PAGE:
Targeting large game fish in deep water on fly was considered an impossibility before the 1950s, and even up until the past 15 years or so only an elite handful of fly fishers pursued it. Few people believed fly tackle stood much chance against billfish and other wide-shouldered predators, with even dolphin and tuna considered monster opponents for fly fishers.
In addition, most blue-water veterans considered it tough enough to get a boat within viewing distance of a marlin or sailfish, let alone get within fly-casting range. Another obstacle to accepting such an unlikely style: ignorance. Most offshore captains just weren't familiar with the rudiments of fly fishing and therefore tended to discourage it. Skippers complained that when a fish finally ate a fly, the battle consumed too much time and usually resulted in a break-off anyway.
The first problem -- fly gear that couldn't handle big fish -- proved to be more psychological than real. Fly fishers took more than casual notice of the successful techniques by light-tackle saltwater anglers of the time who had started to whip tarpon exceeding 100 pounds with some regularity. And if a 125-pound tarpon can be bested on 12-pound-test spin tackle, then why not on 12-pound fly tippet? For that matter, if it can be done on tarpon, why not sailfish, marlin and even bigger game fish?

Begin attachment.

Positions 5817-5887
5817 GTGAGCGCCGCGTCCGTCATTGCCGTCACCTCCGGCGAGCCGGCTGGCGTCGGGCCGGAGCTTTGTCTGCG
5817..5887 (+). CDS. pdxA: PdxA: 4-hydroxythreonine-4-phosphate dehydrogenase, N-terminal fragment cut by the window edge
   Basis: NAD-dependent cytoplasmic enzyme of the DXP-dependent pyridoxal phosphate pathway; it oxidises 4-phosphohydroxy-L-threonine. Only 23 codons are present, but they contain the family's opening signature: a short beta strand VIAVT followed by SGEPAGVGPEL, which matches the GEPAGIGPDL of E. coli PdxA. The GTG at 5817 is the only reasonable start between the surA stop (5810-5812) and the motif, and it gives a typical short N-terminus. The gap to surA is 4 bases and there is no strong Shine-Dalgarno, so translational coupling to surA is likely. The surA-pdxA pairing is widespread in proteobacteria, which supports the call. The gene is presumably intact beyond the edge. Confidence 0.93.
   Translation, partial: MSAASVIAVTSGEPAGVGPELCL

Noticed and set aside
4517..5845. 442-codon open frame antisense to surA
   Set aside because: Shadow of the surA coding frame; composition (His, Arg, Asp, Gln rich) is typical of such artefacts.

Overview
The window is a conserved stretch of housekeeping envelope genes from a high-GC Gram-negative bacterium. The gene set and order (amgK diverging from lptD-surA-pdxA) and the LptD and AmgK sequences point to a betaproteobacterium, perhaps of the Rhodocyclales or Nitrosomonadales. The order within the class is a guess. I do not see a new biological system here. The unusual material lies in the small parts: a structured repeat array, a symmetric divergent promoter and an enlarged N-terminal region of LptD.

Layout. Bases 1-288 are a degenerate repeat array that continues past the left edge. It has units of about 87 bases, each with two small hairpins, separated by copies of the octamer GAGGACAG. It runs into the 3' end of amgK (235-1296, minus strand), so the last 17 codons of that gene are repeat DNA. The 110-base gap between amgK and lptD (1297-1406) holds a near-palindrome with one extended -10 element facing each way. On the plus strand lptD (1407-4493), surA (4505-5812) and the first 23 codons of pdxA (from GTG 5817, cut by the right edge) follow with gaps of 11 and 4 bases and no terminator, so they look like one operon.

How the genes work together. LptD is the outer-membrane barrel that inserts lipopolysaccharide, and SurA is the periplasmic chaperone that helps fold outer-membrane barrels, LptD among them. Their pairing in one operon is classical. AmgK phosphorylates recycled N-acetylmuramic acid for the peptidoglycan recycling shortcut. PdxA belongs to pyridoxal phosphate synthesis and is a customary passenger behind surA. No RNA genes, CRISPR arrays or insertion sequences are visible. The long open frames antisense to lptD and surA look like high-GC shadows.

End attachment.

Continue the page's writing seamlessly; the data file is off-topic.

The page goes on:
The second challenge - getting the boat within casting distance of typically skittish billfish - seemed a tough nut to crack. But that too changed quickly as more sophisticated techniques using teasers to attract billfish, and fly anglers took note.
As surveys of the angling public revealed that the average fly fishers occupy upper-income brackets -- sacre bleu! -- the industry quickly recognized that most of those so-called "snobbish" folks could afford custom rods and reels and weren't the tiniest bit shy about laying out the big bucks for exotic fishing trips and weekend resort seminars. The result: a growing legion of long-rod aficionados who've become more and more adept at catching billfish and other species on fly.